Tuesday, March 30, 2010
I was uncertain at first about getting this book, Stories in Tracks and Sign, but after reading it, I'm glad it did. The author, Diane Gibbons, presents a wide variety of photographs of animal tracks from all over North America, and each is followed by a painting that shows the animal in the process of making those tracks. This is very helpful in learning how to use your imagination to picture how the tracks you see were made (which can often be quite a challenge). Her subjects range from easy (deer trails) to challenging (mole crabs on the beach). A good book to add to one's tracking library (or to borrow from someone else's tracking library).
This book is put out by Stackpole books, the same folks who published Mark Elbroch's mammal and bird tracking books (which is why it looks a lot like them). I can already tell that Tracks & Signs of Insects and Other Invertebrates is going to be a well-thumbed book in my field pack. Not only does it include insect (and invertebrate) footprints where appropriate, but it also includes other insecty (and invertebratey) things, such as eggs, cocoons, and feeding sites. Every curious naturalist should add a copy of this to his or her stash.
Thanks for the tip, Squirrel!
Thursday, March 25, 2010
I had stopped by Edna's two days earlier to drop off photos of the beaver pond, so she could see how it had changed since last summer when she treated it (before beavers). At that point she said that the larvae they were finding were still torpid - not active. But two days later she was telling me that they (the larvae) were squirming and wriggling in massive clumps to beat the band. Treatment had begun.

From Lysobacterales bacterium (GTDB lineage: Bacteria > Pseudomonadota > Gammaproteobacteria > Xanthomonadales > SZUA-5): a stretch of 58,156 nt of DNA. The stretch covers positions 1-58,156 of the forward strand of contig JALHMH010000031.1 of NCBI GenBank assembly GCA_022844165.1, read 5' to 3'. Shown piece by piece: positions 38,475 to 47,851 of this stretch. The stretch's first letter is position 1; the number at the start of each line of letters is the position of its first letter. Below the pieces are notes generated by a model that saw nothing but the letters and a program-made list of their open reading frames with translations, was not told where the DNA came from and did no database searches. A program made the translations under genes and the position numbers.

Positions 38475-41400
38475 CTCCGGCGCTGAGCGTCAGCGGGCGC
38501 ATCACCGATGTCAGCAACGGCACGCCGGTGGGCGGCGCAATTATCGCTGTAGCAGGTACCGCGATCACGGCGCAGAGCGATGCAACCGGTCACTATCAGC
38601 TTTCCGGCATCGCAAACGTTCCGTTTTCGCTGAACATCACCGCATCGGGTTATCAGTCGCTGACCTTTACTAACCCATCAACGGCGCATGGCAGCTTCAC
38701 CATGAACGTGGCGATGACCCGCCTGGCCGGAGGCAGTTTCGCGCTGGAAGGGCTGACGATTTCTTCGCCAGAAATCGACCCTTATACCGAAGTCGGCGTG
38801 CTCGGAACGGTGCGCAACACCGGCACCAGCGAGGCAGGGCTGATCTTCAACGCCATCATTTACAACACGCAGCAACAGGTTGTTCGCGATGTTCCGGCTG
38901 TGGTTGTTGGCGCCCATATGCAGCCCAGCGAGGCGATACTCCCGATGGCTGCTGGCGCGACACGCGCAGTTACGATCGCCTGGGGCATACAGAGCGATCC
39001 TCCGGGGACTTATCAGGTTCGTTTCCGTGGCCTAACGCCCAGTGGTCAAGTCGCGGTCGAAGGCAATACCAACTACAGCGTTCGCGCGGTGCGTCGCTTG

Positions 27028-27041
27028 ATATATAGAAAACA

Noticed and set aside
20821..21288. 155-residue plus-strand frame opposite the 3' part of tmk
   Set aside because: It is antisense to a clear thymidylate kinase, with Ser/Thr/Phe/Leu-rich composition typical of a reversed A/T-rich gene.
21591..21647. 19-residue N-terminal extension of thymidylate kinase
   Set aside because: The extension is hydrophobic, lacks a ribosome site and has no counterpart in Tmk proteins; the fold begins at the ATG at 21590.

Does this mean an early blackfly season? Or a longer one? Only time will tell.
Saturday, March 20, 2010
And sure enough, as we were coming back down the home stretch, a bird with an unmistakeable chunky brown body and yellow bill flew up into a tree. Then another flew across the street. The next thing I knew, I was seeing robins everywhere.
And it's the first day of spring. How appropriate.
Thursday, March 18, 2010
Here's what the trail looked like:
Between the debris and hard, icy snow, it was going to be interesting!
Despite questionable conditions, I was able to find a few tracks. As one might suspect, mouse and squirrel tracks were non-existent, but heavier animals, like deer, left pretty good tracks behind.
Along the sunny shore of a wetland, I found wild iris starting to emerge.
And the sphagnum moss was looking quite thick and juicy. I'm wondering if this is the "cat sphagnum" I learned about from Evelyn last fall.
This small shrubby plant was also along the side of the wetland. It's stem was fuzzy - almost downy. The buds look familiar, but I must be having a senior moment because I can't place it.
Here's some of the bright green that the Earth was wearing just in time for this Irish holiday. The leaves are even shamrocky in shape. Of course, this is goldthread, not shamrocks, but even so, it was nice to see on St. Patrick's Day.
And right nearby was the tiniest British Soldiers lichen I've ever seen (Cladonia cristatella). Although it could be Gritty British Soldiers (C. floerkeana) - I didn't look closely enough to note the difference and I can't tell from this photo. Reading the habitat requirements of each may give a clue: the former is "equally at home on wood, soil, or even bark (tree bases)", while the latter is found "on earth, rotten logs, or soil-covered rocks, usually in the open." Hm...this was on a rock, in an open spot along the beaver pond. The rock had a healthy population of mosses and lichens, so some soil build-up was present. Both species can grown on soil. Guess habitat wasn't too helpful. Better observations and some chemical testing are in order.